The currency is no longer backed by gold but only by the government's ability to raise money by taxes. All the currency in circulation is in effect now "fiduciary", or “fiat money” as they call it in America. The Bank of England does have the power to "create" extra purchasing power by putting more money into circulation, “out of nothing” “by a stroke of the pen” as the currency cranks might put it. But, if they issue more money than would be required by the economy had there been a convertible currency, this doesn't last for long as it results in an inflation and so a depreciation of the currency, so total purchasing power is not in the end increased.
In Britain the government, via the Bank of England, doesn't actually print more money and then use it pay civil servants or for its other activities (as has been happening in Zimbabwe, for instance). It's done in a much more roundabout way. When the Bank of England wants to inject more cash into the economy it sells Treasury Bills on the money market while at the same time lending the banks the cash to buy them. The effect is the same as if they'd printed more money.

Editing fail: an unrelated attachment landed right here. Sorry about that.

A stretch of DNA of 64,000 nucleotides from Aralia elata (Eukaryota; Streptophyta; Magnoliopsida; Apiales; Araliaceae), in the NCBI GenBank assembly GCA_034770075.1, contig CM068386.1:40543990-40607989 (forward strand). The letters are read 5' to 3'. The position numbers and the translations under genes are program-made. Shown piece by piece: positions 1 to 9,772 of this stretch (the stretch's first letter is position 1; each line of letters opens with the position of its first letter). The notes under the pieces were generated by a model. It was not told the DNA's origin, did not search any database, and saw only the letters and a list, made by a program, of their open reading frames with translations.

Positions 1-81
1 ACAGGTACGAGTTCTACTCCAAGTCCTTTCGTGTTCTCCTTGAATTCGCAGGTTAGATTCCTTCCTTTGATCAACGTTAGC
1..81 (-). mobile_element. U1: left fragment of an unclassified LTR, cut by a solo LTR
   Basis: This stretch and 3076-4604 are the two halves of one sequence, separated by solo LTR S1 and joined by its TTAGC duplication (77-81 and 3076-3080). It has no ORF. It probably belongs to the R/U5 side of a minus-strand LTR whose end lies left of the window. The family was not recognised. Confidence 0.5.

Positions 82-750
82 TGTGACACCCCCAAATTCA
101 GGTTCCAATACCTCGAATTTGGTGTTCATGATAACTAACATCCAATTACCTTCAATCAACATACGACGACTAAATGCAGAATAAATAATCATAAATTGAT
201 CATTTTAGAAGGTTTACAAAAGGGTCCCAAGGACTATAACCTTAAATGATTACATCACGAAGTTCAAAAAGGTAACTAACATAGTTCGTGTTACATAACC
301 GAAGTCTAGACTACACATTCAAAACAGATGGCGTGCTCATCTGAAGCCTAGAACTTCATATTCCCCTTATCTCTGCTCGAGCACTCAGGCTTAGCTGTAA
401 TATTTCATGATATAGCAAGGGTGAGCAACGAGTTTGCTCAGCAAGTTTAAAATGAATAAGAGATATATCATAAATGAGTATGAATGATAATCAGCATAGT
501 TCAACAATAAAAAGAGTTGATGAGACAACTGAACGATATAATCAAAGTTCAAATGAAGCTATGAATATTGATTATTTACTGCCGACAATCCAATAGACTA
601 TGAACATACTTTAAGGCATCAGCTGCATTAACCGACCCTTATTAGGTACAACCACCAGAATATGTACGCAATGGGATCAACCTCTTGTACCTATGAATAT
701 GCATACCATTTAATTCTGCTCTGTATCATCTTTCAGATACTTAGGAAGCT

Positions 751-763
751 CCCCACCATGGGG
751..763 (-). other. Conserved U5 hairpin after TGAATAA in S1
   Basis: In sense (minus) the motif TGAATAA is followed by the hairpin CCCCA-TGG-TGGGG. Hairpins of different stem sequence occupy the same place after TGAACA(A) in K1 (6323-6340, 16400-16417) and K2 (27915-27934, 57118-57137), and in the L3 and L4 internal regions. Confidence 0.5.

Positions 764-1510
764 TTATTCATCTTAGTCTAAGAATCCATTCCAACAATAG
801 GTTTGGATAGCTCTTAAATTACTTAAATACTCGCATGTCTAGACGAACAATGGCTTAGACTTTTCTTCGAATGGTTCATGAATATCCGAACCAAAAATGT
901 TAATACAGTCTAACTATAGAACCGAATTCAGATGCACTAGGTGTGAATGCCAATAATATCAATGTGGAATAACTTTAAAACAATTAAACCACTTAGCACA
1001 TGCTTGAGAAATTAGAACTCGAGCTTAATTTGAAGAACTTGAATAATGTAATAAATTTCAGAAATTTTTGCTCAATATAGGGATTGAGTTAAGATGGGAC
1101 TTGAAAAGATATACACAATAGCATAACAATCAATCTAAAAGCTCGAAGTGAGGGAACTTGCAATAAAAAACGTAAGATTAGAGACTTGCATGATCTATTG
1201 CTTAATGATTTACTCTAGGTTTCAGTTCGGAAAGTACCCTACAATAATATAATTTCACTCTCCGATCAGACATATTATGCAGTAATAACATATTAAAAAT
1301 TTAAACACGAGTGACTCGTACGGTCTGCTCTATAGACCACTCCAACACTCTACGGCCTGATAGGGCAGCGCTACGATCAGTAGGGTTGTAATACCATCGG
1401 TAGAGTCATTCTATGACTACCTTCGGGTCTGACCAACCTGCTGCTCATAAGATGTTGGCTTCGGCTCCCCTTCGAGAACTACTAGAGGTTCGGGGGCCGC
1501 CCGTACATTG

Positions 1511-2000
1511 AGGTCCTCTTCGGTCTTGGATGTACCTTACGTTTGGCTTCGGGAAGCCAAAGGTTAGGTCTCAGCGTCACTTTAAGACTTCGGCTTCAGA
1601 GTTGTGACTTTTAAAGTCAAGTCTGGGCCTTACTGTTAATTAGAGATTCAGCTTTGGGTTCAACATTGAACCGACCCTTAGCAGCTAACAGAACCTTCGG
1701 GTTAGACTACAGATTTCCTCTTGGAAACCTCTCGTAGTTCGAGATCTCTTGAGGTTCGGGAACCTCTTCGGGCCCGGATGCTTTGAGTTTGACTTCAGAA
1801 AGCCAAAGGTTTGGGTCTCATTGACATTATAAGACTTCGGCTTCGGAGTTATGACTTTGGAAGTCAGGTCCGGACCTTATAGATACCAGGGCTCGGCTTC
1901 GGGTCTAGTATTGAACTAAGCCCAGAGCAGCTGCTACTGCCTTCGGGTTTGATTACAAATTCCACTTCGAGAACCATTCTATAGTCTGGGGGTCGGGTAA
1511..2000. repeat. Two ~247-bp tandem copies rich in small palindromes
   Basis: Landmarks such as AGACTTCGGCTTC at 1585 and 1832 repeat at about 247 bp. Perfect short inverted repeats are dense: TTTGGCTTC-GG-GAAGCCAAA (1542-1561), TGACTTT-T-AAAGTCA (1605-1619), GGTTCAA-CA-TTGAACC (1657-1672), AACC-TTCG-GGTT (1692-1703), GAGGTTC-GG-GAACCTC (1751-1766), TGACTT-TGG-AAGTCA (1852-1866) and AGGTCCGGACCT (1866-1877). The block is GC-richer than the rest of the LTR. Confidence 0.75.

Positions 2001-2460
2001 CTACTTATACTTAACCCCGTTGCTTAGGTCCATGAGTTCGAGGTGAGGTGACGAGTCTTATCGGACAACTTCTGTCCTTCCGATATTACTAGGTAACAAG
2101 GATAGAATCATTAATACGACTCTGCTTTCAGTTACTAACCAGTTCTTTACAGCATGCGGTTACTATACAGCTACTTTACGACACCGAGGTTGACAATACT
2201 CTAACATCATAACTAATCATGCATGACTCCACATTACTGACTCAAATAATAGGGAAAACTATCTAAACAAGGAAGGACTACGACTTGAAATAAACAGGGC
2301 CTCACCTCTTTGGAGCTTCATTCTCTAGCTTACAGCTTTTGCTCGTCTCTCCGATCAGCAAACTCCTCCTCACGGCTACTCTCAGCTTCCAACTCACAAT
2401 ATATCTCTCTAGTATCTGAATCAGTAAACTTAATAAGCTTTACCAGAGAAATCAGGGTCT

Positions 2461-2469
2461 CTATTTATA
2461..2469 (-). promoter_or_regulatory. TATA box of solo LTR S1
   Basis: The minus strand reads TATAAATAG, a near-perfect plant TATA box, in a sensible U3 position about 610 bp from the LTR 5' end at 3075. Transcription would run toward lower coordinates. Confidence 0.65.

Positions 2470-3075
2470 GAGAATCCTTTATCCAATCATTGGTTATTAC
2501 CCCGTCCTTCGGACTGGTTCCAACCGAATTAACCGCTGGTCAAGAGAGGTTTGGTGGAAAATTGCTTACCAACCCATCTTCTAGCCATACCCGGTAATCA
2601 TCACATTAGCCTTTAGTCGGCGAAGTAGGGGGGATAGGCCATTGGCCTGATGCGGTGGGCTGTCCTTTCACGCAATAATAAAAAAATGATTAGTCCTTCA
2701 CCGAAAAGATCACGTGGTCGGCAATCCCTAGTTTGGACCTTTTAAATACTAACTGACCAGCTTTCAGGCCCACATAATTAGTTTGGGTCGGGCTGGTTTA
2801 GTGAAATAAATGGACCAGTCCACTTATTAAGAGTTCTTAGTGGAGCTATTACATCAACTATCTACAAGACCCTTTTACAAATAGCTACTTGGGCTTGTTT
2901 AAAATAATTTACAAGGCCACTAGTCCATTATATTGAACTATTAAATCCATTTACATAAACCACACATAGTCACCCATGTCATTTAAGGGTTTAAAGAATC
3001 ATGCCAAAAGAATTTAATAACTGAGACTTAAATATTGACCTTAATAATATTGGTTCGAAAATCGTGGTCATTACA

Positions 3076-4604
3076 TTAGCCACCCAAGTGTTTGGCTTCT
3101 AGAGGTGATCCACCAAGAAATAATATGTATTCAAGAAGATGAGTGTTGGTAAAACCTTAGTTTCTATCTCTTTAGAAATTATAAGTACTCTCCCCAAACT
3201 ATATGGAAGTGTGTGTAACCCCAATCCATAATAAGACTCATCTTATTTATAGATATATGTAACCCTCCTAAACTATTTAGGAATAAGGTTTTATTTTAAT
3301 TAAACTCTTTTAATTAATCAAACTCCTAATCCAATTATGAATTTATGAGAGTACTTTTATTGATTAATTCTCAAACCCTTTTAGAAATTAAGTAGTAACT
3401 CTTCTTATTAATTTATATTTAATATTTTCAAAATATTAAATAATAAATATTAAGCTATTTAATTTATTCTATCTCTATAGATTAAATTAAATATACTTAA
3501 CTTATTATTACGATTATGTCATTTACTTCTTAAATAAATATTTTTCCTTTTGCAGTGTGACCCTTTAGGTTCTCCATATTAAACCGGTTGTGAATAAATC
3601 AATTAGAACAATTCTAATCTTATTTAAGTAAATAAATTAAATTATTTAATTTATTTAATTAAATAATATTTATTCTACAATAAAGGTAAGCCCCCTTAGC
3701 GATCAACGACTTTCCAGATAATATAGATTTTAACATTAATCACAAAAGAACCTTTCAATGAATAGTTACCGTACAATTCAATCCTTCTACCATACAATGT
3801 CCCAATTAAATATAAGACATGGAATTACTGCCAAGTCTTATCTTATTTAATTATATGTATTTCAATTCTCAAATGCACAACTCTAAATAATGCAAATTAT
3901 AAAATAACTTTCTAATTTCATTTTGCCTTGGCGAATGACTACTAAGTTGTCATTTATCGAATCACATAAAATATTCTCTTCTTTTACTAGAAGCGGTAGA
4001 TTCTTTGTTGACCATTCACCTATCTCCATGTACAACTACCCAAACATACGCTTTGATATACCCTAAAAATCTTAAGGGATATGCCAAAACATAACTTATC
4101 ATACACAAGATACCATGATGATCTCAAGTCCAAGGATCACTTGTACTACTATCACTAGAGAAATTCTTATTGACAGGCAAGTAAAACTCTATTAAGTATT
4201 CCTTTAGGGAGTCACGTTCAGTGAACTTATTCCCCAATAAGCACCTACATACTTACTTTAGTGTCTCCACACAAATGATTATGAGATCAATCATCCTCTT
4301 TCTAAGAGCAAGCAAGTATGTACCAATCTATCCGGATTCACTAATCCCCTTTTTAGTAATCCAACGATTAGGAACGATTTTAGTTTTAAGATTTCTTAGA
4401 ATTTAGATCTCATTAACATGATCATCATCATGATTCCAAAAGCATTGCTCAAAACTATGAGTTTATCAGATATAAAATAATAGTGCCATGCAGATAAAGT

At one time the government used to try to control the lending of the other banks by varying the "cash ratio" (the percentage of deposits they were required to keep as cash) or by requiring the banks to deposit money with the Bank of England. These powers still exist, but these days the main way that the government and the Bank try to control the lending of the other banks is via variations in the Bank Rate. This is the minimum rate at which the Bank of England, as “lender of last resort” to the other banks, will lend to them. If it goes down banks can borrow money from the government more cheaply and so all other short term rates can go down too (but not always, as now it isn’t).